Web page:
The April Book Club pick, How 'Bout That For A Crack Baby, was an unexpected favorite.
Recommended by one of our book club members, this memoir tells the early life of one of Detroit's most influential men, Shawn Blanchard. He began his life in the "hood" of Detroit, born addicted to crack, abandoned for the first four years of his life by his mother, and raised by his paternal grandmother while longing for the presence of his father.
Blanchard leaves no stone unturned. He talks about his illegal jobs to make ends meet, the deaths of his brothers and other close relatives, his family's history of incarceration, his own brief stint in incarceration, and eventually, how his education lifted him up and out of his former toxic life.
From this book, I learned the phrase "good bad examples," in other words, good examples of what not to do, and Blanchard says his life was full of them.
This book was totally not what I expected. I typically prefer fiction rather than nonfiction but, like The Long Haul (a memoir by trucker Finn Murphy), I was pleasantly surprised by how much I enjoyed this book.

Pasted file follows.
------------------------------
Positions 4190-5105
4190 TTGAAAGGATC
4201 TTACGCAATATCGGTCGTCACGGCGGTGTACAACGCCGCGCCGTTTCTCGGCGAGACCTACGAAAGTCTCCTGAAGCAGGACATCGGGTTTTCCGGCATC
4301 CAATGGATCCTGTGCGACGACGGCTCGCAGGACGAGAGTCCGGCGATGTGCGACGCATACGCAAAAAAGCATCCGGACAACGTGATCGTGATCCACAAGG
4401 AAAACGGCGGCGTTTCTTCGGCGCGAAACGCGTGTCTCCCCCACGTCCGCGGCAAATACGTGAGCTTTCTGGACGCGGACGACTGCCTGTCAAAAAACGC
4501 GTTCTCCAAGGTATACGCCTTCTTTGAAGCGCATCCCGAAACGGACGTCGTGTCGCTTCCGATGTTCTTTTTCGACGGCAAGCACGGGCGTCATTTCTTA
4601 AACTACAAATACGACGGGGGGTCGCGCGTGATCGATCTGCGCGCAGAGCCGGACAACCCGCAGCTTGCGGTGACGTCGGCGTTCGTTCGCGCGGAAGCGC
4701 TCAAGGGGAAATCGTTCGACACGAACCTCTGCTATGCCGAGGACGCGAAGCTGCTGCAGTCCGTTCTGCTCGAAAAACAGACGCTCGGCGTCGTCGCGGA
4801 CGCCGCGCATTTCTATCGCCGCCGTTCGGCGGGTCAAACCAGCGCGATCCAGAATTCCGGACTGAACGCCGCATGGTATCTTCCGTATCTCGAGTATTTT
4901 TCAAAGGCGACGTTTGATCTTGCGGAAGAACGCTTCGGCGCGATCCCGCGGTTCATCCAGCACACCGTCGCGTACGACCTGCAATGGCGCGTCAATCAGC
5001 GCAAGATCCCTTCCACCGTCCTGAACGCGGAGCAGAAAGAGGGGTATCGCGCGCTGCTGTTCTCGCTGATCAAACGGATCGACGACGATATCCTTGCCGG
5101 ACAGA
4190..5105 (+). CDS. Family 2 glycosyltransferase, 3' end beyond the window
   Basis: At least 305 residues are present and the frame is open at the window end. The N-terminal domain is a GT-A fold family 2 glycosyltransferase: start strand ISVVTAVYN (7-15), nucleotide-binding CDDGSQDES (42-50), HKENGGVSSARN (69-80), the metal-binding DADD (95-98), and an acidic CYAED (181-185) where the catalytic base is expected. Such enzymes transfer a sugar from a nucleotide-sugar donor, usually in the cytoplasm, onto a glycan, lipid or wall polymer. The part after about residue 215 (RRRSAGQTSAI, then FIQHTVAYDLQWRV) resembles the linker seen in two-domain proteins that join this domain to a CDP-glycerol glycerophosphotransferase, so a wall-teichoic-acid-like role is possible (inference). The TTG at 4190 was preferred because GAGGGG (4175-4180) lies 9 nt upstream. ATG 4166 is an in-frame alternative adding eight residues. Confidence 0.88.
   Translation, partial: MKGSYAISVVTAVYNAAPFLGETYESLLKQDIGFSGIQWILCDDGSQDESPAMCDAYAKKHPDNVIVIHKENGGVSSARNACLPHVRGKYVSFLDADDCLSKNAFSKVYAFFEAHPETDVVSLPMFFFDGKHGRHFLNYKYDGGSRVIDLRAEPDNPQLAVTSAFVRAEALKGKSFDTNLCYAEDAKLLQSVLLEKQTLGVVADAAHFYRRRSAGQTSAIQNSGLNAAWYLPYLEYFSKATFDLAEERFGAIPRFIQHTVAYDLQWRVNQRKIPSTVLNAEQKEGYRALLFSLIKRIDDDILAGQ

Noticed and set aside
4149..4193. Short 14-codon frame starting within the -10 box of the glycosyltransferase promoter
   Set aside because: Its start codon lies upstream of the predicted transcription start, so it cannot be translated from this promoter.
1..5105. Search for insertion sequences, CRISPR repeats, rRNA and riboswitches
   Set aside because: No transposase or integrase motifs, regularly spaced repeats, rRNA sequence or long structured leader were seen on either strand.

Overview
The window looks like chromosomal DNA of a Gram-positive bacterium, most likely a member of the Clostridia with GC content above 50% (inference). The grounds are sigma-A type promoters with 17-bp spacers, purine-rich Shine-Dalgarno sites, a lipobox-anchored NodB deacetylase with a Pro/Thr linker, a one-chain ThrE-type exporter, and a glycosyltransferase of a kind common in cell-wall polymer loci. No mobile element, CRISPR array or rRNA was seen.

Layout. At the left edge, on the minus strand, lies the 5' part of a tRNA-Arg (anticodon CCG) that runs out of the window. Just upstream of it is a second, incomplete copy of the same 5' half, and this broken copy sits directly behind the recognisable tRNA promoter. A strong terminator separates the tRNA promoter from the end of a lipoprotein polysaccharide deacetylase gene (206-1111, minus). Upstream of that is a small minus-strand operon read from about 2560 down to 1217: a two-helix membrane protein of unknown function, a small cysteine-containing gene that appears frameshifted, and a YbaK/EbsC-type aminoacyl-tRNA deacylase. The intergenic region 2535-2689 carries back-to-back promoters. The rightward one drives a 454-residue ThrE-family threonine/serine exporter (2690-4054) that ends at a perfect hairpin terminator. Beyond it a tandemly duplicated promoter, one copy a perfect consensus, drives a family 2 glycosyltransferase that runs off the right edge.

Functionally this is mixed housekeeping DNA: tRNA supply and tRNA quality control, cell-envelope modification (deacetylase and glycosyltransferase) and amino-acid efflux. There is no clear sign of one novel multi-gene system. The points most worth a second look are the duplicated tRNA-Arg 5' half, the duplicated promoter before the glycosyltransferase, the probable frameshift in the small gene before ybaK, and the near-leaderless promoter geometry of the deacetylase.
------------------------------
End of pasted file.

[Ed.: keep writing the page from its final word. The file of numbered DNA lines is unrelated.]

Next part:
How 'Bout That For A Crack Baby is currently circulating as a Book Club In A Bag kit.
We will be discussing The Ghost Bride by Yangsze Choo at 7 p.m. on Thursday, May 2, at Willard downtown.
In this historical fantasy, Li Lan is the daughter of a reclusive, single father, who has lost all his wealth. In order to secure her future Li Lan must marry into a wealthy family.
This is all perfectly fine for Li Lan; however, the young spirit of a wealthy family has set his sights on her. Through her dreams, he courts Li Lan but when it becomes clear that Li Lan has no interests in returning his affections, his plans turn sinister.
Choo does a wonderful job of introducing readers to Mayan and Chinese culture. Every now and then, she sprinkles in Chinese and Malay details such as lalang ("wild elephant grass"), qi ("life force"), and kebaya and baju (traditional shirt-dresses worn in Malaysia and Indonesia).
She delves into religions (Christianity, Catholicism, Taoism, Confucianism, and Islam), superstitions, and women's roles in the late 1800s, and European influences on all.
The Ghost Bride is an exciting read! I recommend coming to the book discussion even if you have not finished the book.
This book will circulate as a Book Club in a Bag kit after May 2. It also is available as a downloadable audio book and ebook through Willard apps.
Reference Librarian Jade Woodridge is currently reading "Who is Dracula's Father" by John Southerland.